Monday, November 12, 2012

The Teaching Channel is a great website that has a variety of videos on all subject matters. They are of varying durations from one minute to 30 minutes featuring PrK-12 teachers, many in their classrooms with their students, giving advice, showing you their lesson plans and offering tips and techniques on everything you can imagine from management to math!

Along with each video are several questions to stimulate conversation and reflection as well as a wonderful feature that allows you to add a bookmark "lesson planner" to your toolbar so as you come across videos you would like to save and view or share later, you can simply add them to your "lesson planner"! I love this feature!! Some teachers also include their lesson plans for you to download as well. There are quite a few videos that connect to the Common Core for those of you that are looking for those type of connections.

You do need to create an account but it is free and and only takes a couple of minutes. Check it out - it a dual resource as it works for teachers as well as coaches - which is what I am trying to accomplish with this blog . . . :-) 

Thursday, October 25, 2012

Yes! Even Babies Have Concepts About Print . . .

When I was a kindergarten teacher, and parents would anxiously ask me, "What can we do to help our child?', I would always tell them, please just read to your child - enjoy the experience . . . cuddle up with some books and talk about the story. Do this every single day  - and night - and then do it again! The single most important thing you can do for your child is to read to him or her. I still believe this is true. If parents would start reading the minute their child is born (and even before!) and repeat it every single day, I would be happy. Watch this video of a very young toddler and it will convince even the most skeptical person how much a child will learn about reading, if read to on a regular basis. This is a video from a foreign country - you will soon realize you can't understand the father as he speaks to his child! But after watching this quite a few times, what I infer from this scenario is that the toddler had first been looking at a picture book. For fun, the father handed her a piece of adult text, and she surprised everyone by "reading" it!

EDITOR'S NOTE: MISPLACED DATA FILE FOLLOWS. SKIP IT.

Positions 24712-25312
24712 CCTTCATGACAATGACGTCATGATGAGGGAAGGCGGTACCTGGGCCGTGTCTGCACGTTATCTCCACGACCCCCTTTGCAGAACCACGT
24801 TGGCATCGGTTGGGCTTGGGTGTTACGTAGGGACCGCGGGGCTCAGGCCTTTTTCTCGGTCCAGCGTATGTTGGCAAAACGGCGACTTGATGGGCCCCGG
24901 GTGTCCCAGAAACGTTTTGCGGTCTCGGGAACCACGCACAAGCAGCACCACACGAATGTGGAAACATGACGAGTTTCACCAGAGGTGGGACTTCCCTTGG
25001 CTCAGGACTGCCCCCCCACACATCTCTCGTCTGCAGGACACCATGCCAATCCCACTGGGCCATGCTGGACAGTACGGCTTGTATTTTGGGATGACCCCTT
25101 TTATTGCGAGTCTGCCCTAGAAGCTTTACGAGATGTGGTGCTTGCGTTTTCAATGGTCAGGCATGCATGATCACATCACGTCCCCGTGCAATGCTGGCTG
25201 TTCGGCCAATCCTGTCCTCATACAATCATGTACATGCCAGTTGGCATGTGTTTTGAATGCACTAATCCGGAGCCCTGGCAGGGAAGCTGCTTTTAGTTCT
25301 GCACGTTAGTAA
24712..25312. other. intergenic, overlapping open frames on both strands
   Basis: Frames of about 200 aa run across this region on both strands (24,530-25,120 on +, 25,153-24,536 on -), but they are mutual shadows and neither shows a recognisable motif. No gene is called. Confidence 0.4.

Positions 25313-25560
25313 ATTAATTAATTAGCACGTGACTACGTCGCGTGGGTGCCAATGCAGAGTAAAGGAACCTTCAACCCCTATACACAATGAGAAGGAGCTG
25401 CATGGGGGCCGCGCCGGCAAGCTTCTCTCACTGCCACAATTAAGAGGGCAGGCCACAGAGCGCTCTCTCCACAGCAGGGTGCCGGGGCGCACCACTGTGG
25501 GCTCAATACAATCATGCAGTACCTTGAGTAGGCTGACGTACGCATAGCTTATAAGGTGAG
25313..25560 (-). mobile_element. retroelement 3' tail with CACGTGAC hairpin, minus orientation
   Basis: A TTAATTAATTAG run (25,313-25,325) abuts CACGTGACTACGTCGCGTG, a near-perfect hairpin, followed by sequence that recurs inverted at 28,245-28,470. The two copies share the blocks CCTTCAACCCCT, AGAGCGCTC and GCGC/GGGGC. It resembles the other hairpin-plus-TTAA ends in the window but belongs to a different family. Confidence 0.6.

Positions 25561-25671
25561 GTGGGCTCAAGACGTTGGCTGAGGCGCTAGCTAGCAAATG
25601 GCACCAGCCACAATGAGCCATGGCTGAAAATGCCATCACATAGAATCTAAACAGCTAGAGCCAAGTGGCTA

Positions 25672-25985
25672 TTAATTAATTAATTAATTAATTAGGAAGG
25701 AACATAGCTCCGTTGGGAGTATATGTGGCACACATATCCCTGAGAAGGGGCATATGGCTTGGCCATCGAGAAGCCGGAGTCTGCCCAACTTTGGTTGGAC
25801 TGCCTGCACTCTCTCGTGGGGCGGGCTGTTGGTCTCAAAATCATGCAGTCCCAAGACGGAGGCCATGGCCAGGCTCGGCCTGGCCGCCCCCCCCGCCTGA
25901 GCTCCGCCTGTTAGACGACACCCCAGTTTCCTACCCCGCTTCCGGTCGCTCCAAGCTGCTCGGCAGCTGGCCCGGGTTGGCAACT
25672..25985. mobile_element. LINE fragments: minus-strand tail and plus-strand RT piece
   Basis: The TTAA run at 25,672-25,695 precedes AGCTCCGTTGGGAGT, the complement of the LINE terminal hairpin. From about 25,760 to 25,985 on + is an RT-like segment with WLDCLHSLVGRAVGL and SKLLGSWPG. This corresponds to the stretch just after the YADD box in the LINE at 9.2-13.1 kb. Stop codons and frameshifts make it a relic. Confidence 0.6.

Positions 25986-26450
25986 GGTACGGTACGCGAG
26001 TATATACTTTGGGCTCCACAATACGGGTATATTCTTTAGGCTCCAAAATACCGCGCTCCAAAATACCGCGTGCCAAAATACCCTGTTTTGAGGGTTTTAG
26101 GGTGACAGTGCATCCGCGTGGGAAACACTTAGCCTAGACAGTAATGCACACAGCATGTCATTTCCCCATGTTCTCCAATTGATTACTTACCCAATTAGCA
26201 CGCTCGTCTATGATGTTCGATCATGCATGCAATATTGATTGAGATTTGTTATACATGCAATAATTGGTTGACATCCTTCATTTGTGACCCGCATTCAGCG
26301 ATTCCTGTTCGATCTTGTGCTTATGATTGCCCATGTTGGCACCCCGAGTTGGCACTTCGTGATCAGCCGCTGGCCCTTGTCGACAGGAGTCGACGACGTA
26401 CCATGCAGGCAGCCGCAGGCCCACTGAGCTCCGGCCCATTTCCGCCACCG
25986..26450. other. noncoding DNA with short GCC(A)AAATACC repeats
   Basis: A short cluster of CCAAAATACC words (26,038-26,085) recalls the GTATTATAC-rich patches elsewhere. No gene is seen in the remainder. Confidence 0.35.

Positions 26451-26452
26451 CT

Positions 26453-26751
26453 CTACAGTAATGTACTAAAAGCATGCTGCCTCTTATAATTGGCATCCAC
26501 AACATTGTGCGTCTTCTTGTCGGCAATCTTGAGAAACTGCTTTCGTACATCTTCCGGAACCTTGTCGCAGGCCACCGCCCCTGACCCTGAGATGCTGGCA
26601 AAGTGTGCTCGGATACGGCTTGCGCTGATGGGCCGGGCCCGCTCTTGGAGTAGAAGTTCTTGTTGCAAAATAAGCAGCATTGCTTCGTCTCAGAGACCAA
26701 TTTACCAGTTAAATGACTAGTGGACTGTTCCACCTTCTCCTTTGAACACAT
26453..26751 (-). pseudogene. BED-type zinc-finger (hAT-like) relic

(Note to iPad users - in order to view  the video, you will have to see this post on a computer.)

This video could also be used for professional development. After viewing it, you could have colleagues "turn & talk" or "stop & jot" and answer the questions:
What characteristics of a reader did this young toddler exhibit?
How would this have been different for a child who had never been read to?
How do you think she learned these things?
What do you think her background is? 

Wednesday, October 24, 2012

          Portland Maine  Greetings From Maine

Let me first of all introduce myself as this is my very first post! I am a literacy specialist and hence the moniker - Lit Coach Lou! I taught kindergarten for 22 years and I have been a literacy specialist/coach for the past six years - all in the great state of Maine.

I hope to share my love of reading, love of teaching, love of mentoring teachers and love of books, here on my blog. I am always finding lots of great ideas from my wonderful friends and colleagues and I love to share with others. I also hope it might help me keep myself organized in one place frankly! 

Here's my first idea to share with you all. I was at an iPad training today with a rep from Apple. He told us about Project Gutenberg - "Project Gutenberg offers over 40,000 free ebooks: choose among free epub books, free kindle books, download them or read them online". 


Although many of these books are for adult or older readers and not the latest or greatest, you can go to the search and find just the "children's shelves". I can see a variety of ways to use these stories besides the obvious. There are many different voices reading these stories and with so much emphasis being placed on fluency these days, it would be great fun to listen to the various recordings and discuss fluency. I happen to love the English accents! These recordings would also be great for teaching visualization. Many children are familiar with The Wizard of Oz by L. Frank Baum. But how many know the other stories in the series? Or even know there are other stories and it is a series?? It would be great fun to listen to one of the stories and teach visualize while you are at it!